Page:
With the Brexit referendum last year and the recent parliamentary election, there’s seemingly no way to escape politics in Britain today. Even my children, who until recently had no clue about, nor interest in, politics, now come home from school and tell me about fiery political conversations in the playground.
Whichever side of the political divide one is on, few (I hope) would dispute the benefits of a more diversely representative parliament, and that is what last week’s poll brought about.
The election saw the number of female MPs, ethnic minority MPs and LGBTQ MPs increase, which is all positive news, although white male MPs still far outnumber the rest.
Meanwhile, the number of openly disabled MPs rose from two to five in the 2017 election which is a small step in the right direction.
Labour’s Marsha de Cordova, who is registered blind, took Battersea, previously a Conservative seat.
In her victory speech, de Cordova spoke openly about her intention to use her MP seat to lobby for the rights of disabled people:
“Accessibility in our public places and on public transport still falls short of what is reasonable.”
James O’Mara, another newly elected MP who ousted none other than the former Lib Dem leader Nick Clegg, gave an emotional victory speech:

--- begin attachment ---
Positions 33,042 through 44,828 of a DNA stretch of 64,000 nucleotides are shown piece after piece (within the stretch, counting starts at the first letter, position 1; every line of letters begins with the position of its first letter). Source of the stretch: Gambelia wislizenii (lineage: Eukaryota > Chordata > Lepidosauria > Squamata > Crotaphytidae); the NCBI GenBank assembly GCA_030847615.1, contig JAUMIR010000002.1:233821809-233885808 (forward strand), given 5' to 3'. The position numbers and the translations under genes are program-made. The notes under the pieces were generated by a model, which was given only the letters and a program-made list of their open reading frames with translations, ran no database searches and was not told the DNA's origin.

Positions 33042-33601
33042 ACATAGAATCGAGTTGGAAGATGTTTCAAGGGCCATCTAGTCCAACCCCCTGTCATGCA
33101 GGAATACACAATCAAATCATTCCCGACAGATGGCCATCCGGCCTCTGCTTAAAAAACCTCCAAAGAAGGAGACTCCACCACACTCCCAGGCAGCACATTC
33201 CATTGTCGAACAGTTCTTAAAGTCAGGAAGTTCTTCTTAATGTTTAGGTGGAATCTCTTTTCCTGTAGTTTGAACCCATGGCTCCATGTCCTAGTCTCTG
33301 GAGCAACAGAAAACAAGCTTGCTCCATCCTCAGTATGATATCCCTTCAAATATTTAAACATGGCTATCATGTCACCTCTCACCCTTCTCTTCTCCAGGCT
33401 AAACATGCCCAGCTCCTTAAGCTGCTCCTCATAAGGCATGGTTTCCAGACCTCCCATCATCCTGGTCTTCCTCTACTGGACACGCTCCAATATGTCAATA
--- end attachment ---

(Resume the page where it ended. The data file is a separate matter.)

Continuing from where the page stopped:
“Twenty years ago, there was a fifteen-year-old boy with cerebral palsy who went to his careers advisor at school. His careers advisors asked him, ‘What would you like to be when you grow up?’ And that fifteen-year-old boy with cerebral palsy said, ‘I’d like to be a politician.’
If you haven’t noticed already, that boy is me.
I do have cerebral palsy, and I want every single disabled person out there to know, everybody who’s got learning difficulties, everyone who has mental health issues, everybody who has a physical disability like me, or has any illness…I will be on your side.
I will be your ally and friend and champion in Westminster.”
Does it really matter if we have MPs with disabilities? It matters greatly because disabled people are profoundly under-represented in public life, and public attitudes towards disability remain largely negative.
Key to protecting the rights of people with disabilities, I believe, is the normalisation of disability in society, and a powerful way of doing that is by making people with disabilities more visible, in parliament, in government, in media, etc.
We need more MPs with disabilities who can hold the ruling elite to account for its disability policies, especially as the government has made life-altering cuts to disability benefits in recent years, depriving people of the means to live independent, fulfilling lives.
There are more than 11 million disabled people in the UK, and yet disability rights remains a niche issue. That needs to change. Disability rights must become everyday rights.